Writing about the obscurity of the term, ‘creole’, Carolyn Allen states:
… the Dictionnnaire de la langue francaise gives three possibilities: Caribbean origin; an invention of the Spanish conquistadors; a derivation from Spanish criar. By most other accounts however, it derives from Portuguese (Brazil), with the Latin root “to create” referring in this context to servants born and brought up in the master’s house. Yet, this received opinion does not fully account for what some etymologists have acknowledged as an uncharacteristic suffix. Among available sources, the Diccionario Crítico de La Lengua Castellana gives the most extensive examination of possible transformations, but is unable to come to any definite conclusion in the absence of systematic study of suffixes in sixteenth-century Portuguese and Brazilian speech (2002: 49). (3)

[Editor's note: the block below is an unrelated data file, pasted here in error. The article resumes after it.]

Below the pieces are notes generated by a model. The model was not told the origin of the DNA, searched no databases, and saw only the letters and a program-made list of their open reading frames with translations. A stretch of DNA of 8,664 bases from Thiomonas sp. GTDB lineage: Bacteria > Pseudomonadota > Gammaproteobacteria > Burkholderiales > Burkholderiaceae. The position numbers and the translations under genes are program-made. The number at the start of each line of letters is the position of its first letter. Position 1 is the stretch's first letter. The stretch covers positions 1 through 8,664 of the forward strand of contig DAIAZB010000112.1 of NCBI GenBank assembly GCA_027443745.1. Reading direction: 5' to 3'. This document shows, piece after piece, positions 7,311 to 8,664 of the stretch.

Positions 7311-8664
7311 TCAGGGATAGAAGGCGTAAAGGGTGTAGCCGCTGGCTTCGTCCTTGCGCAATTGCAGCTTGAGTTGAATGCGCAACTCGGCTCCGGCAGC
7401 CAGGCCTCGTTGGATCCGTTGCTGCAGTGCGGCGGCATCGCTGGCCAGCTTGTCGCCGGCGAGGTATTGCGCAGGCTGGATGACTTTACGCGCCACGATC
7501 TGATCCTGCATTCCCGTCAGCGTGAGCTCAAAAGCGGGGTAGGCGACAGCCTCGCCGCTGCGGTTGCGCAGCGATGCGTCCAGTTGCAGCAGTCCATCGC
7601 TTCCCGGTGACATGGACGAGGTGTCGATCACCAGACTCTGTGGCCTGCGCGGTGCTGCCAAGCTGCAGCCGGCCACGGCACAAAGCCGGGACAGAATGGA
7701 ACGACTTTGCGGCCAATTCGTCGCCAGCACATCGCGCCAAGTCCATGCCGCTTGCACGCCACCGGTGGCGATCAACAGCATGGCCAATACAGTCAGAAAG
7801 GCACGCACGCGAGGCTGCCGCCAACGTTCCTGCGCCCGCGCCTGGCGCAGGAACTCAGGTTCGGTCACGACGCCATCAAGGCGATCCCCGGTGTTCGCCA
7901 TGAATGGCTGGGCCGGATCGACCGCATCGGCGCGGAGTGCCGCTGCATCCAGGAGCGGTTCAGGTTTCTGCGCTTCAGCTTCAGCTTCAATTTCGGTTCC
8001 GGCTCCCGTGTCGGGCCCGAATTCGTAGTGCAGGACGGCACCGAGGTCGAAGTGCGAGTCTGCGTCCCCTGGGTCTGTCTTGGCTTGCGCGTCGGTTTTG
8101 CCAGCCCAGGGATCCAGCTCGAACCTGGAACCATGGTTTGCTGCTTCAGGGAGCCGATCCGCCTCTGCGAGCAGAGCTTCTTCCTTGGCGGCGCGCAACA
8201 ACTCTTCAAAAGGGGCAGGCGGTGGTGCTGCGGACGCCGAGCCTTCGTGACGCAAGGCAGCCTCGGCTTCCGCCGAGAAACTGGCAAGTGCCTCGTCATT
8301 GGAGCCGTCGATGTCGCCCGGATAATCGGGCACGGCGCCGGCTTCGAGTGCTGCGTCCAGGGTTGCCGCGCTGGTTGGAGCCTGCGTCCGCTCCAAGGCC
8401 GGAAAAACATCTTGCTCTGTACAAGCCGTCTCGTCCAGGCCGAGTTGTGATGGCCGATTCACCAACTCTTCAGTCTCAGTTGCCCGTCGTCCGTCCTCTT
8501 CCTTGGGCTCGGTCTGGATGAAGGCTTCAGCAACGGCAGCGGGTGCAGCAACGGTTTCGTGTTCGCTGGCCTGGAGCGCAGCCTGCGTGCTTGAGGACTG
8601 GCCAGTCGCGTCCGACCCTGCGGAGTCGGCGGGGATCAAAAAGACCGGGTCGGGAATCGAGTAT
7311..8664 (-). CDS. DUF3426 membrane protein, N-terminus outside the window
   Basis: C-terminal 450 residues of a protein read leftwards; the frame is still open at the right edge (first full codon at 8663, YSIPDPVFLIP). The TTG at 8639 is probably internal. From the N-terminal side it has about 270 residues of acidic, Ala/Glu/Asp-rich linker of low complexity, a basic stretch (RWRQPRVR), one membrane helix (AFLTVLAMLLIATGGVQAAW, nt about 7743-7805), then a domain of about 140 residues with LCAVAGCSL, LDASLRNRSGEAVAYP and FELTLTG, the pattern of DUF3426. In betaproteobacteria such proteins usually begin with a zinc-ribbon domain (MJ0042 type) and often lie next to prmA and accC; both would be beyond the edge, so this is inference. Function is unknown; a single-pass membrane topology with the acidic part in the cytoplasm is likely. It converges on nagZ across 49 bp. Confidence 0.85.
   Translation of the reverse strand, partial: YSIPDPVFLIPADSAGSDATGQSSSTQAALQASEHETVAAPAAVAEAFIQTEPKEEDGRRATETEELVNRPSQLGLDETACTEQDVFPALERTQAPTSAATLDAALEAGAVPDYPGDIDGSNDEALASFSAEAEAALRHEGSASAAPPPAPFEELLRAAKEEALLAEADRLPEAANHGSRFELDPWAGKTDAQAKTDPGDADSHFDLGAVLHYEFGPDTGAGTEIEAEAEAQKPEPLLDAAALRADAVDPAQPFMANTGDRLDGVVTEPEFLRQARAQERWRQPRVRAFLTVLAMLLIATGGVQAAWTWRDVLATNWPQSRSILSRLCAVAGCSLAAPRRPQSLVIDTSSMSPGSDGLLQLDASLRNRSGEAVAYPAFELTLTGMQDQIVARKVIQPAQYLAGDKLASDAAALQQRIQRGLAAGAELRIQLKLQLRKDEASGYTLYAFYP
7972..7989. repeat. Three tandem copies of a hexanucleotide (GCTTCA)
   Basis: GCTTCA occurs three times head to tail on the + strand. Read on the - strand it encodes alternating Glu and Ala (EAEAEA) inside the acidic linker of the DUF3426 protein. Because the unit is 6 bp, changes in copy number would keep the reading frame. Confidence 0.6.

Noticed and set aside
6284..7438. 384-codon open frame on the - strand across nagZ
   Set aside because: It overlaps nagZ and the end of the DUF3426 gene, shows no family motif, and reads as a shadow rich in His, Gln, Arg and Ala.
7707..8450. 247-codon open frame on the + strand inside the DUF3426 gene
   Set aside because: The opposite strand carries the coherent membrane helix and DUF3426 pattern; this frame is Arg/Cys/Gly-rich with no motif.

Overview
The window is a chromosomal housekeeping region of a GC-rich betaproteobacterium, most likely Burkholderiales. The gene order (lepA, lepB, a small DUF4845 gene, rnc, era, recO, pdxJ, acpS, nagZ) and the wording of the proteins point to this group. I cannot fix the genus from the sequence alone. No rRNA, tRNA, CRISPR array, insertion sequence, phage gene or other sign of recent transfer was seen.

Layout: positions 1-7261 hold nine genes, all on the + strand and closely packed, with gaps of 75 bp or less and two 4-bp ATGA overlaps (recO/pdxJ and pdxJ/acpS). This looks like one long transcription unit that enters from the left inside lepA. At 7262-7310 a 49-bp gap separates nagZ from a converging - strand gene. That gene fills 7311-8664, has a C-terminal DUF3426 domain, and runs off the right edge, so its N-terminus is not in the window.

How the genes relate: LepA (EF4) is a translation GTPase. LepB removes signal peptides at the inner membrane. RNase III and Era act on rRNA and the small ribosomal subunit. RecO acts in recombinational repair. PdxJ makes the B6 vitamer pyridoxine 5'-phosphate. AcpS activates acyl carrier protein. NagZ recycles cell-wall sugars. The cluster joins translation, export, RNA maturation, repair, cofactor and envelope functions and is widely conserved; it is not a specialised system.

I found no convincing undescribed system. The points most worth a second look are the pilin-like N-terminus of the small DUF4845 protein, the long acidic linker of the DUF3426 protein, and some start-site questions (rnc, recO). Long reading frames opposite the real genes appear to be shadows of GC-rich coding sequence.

I have quoted Allen at length since the etymological search is itself revealing of creolisation. Thus, in a quest for clarity concerning a term widely used in referencing geographically different areas including the Caribbean and islands in the Indian Ocean, simultaneously known as European territories or ‘French departments’, several European languages - French, Portuguese and Castellana - are scrutinized. Nor does it end there, for as Allen indicates, ‘recent research by Maureen Warner-Lewis reinforces the notion of possible African origin’ (cited in Shepherd et al, 1995: 49).